Media Contact

April 26, 2024

Bloomington, Ind. – On Thursday, pro-Palestinian protesters on the campus of Indiana University in Bloomington joined thousands of like-minded people across the United States in exercising protected political speech. Students, faculty, and others peacefully and safely occupied Dunn Meadow, a longtime campus site of protests — including occasional overnight protests. University officials changed a decades-old policy Thursday morning in response to similar campus protests around the country. 

The changed policy prohibited temporary or permanent installation of structures in Dunn Meadow (including, but not limited to posters, tents, etc.). Soon after protesters began setting up tents in Dunn Meadow, University officials and Indiana State Police warned them to take the tents down. A few hours later when the protesters did not remove the tents, police moved to detain and arrest them. Per news reports, 33 protesters were arrested and released. Some, if not all, of those arrested have been told they are banned from campus for one year. Those subject to a ban include faculty and currently enrolled students preparing for final exams. As of this morning, those students have received no instruction on how they are to participate in exams or attend classes over the next twelve months.

ACLU of Indiana Executive Director Chris Daley issued the following statement in response to the actions of Indiana University and the Indiana State Police:

“Free speech and political protest are essential components of a healthy democracy. It is alarming that a decades-old IU-Bloomington policy would be specifically changed on the morning of, and in response to, a planned protest against the State of Israel’s treatment of Palestinians. It is further troubling that University officials and Indiana State Police moved in with force only hours after the protest began without any articulation of an imminent risk to public safety. None of these actions are in line with our nation’s free speech principles.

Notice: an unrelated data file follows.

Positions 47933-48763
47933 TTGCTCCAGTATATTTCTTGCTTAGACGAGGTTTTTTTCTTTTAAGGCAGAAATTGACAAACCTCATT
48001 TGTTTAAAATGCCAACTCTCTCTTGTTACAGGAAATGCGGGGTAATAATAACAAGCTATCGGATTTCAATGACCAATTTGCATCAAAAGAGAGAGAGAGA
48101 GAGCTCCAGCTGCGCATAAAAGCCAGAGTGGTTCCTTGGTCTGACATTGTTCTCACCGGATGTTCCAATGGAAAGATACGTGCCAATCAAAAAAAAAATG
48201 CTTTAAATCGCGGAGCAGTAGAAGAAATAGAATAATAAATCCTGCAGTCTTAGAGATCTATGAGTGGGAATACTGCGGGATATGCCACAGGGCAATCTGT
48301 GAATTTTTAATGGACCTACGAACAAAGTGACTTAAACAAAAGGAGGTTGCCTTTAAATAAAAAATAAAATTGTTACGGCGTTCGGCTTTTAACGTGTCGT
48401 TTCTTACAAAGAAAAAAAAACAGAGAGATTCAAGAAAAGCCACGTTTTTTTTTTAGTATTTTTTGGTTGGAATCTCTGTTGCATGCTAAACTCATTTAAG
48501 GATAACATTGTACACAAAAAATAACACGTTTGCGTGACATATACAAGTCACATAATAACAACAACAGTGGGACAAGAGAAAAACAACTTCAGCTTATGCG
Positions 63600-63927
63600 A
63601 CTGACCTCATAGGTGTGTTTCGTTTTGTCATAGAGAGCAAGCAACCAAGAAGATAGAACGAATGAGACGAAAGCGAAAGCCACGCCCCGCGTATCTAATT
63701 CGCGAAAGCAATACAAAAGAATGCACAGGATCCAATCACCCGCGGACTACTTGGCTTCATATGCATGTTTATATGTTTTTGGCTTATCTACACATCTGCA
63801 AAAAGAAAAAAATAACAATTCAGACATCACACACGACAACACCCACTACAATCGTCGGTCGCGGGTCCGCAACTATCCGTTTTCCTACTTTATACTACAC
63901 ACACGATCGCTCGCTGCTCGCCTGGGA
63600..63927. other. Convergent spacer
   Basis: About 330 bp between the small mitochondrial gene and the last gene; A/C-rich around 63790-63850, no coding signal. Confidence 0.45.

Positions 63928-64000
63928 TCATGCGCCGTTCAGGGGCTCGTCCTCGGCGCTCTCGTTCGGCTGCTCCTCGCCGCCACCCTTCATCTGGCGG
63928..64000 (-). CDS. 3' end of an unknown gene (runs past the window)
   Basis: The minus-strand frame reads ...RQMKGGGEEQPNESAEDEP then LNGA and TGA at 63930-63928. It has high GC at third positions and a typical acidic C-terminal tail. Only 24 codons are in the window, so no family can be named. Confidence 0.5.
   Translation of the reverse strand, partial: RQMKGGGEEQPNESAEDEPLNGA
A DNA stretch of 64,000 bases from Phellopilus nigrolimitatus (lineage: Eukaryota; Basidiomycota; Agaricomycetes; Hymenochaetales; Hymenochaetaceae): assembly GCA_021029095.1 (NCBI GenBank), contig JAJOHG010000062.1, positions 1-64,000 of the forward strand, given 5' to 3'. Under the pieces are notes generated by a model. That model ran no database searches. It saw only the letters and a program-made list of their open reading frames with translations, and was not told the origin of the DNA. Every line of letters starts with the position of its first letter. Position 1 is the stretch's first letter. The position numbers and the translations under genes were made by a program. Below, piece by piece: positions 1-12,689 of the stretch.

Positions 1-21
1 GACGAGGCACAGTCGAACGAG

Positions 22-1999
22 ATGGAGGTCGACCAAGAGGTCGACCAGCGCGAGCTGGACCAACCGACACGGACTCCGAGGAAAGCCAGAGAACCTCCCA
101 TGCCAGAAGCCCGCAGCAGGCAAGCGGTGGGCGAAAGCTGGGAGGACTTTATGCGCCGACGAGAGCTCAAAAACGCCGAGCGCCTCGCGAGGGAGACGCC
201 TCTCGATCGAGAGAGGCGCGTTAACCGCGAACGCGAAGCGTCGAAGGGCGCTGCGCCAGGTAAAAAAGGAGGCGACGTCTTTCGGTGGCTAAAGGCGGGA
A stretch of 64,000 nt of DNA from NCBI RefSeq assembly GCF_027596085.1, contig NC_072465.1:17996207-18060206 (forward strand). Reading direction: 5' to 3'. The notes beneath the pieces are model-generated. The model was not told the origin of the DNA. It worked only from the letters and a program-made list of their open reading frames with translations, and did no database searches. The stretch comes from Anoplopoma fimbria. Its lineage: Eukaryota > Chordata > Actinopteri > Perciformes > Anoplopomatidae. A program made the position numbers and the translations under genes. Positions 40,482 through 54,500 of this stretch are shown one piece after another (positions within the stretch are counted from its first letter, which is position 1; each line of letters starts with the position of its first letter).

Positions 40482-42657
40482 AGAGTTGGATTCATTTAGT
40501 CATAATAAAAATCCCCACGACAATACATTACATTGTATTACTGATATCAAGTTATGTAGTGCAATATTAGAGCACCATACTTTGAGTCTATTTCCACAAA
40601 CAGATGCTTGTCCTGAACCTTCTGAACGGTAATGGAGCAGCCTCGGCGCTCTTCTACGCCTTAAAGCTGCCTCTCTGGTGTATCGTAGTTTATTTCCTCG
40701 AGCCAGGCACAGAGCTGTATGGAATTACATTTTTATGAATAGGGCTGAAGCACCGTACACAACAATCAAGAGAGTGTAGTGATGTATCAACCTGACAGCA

“Worse still are the orders that some protesters received banning them from entering the IU-Bloomington campus for one year. The ACLU of Indiana is concerned that these orders, which act as a de facto suspension from current and future classes, were issued without due process and are disproportionately severe.

“I recognize the enormous pressure being exerted by elected officials and media personalities on public higher education administrators in our state and nationwide. However, these officials must resist pressure to unnecessarily restrict or prohibit student protest – even on contentious issues – and adhere to their stated commitment to free speech, peaceful protest, and dissent on campus. Public higher education administrators stand on the front lines of free speech in this country; I urge them to use their positions to protect the constitutional rights of everyone on their campuses.”